According to a recent study by a team of researchers in Massachusetts, the process of producing new neurons (otherwise known as neurogenesis) in the specific areas of the brain where memories are stored – namely the hippocampus and striatum – can improve cognitive function in Alzheimer’s patients, at least as proven in the mouse models used as substitutes for human Alzheimer’s patients. The study shows how inflammation present in the brains of Alzheimer’s disease patients blocks cognition, and that physical exercise plays a role in ‘cleaning up’ those areas so that new neurons can survive.
The mice models indicate that exercise is one of the better ways to induce neurogenesis, which reduces the symptoms of Alzheimer’s disease as it improves cognition.
The researchers attempted to replicate the positive impact of neurogenesis, but instead of inducing new neurons via exercise, they opted for gene therapy and drug treatment. These experiments demonstrated that neurogenesis could indeed be induced through gene therapy and specific drugs designed to promote progenitor neural cells; however, the cognitive benefits were markedly limited compared to those benefits achieved through exercise. The reason: new neurons induced by drugs and/or gene therapy weren’t able to survive in the brain regions affected by the neuroinflammation caused by Alzheimer’s pathology.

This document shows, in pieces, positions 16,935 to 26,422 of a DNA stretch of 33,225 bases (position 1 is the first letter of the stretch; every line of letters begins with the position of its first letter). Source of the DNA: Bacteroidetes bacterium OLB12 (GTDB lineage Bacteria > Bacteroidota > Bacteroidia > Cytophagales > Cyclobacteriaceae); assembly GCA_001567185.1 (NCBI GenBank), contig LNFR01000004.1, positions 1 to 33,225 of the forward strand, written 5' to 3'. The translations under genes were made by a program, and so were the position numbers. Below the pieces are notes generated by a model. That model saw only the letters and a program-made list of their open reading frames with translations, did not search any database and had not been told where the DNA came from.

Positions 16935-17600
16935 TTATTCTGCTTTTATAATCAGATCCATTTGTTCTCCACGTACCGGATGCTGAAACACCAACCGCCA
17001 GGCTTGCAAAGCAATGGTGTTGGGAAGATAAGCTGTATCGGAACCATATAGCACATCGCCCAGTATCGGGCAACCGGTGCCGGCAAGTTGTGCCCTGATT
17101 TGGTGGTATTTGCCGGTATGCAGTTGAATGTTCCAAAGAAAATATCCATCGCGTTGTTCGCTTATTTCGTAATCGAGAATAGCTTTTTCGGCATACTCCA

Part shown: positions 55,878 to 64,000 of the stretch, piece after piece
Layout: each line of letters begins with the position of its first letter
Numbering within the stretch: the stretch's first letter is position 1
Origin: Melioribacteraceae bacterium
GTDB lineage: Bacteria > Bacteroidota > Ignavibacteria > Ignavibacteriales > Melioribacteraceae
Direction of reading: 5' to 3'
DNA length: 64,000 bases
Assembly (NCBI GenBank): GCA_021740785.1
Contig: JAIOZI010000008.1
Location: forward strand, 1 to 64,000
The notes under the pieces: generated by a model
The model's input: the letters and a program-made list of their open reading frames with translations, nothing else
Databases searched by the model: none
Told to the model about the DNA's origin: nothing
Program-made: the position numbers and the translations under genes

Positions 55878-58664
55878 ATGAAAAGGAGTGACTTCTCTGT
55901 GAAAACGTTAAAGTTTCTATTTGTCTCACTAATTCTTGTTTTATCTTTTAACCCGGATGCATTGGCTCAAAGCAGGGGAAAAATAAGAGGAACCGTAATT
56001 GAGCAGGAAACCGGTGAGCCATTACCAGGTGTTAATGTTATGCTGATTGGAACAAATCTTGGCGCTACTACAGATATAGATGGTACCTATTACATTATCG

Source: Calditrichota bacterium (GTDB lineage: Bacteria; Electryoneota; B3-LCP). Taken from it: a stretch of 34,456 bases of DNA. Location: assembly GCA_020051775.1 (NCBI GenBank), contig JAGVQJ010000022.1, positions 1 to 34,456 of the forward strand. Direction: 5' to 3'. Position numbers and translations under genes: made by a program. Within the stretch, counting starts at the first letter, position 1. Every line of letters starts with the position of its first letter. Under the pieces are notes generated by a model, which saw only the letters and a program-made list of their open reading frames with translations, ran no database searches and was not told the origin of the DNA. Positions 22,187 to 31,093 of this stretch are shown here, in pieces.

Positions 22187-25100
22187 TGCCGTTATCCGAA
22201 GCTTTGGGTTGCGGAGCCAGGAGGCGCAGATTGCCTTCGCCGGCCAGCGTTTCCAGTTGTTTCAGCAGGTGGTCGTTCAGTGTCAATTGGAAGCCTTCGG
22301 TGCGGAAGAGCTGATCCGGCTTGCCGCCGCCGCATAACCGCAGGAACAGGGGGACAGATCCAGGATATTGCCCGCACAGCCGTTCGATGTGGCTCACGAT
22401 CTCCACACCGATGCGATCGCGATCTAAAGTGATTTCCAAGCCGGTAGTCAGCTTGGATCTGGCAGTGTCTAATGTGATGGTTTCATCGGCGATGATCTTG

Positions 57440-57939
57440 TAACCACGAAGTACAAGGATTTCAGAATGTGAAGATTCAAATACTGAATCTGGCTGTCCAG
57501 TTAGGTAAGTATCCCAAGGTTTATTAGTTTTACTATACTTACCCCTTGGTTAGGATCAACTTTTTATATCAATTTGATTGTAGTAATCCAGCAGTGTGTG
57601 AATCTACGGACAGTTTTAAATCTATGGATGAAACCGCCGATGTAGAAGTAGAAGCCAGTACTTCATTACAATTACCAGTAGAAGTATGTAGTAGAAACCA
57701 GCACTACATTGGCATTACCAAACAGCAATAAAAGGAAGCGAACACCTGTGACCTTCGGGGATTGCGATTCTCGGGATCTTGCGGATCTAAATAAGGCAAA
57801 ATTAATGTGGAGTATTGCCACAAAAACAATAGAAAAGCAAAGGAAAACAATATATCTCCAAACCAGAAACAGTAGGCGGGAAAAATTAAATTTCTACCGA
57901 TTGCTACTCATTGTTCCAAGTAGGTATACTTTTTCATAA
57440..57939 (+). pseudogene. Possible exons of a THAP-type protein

So, how does exercise differ compared to gene therapy and drugs? Exercise also induces the production of BDNF (otherwise known as brain-derived neurotrophic factor). BDNF is essential for the growth and survival of brain neurons as it creates a more hospitable environment for the cells to thrive in. In a nutshell, gene and drug therapy induces the production of new neurons but doesn’t alter the environment in which the neurons can survive, whereas exercise induces neurogenesis and modifies the neurons’ environment. Exercise ‘cleans up’ the neighborhood in which the neurons are born, paving the way for their survival.
The benefits of exercise, the perfect companion to healthy eating, goes well beyond physical vanity; exercise also improves brain function and cognition.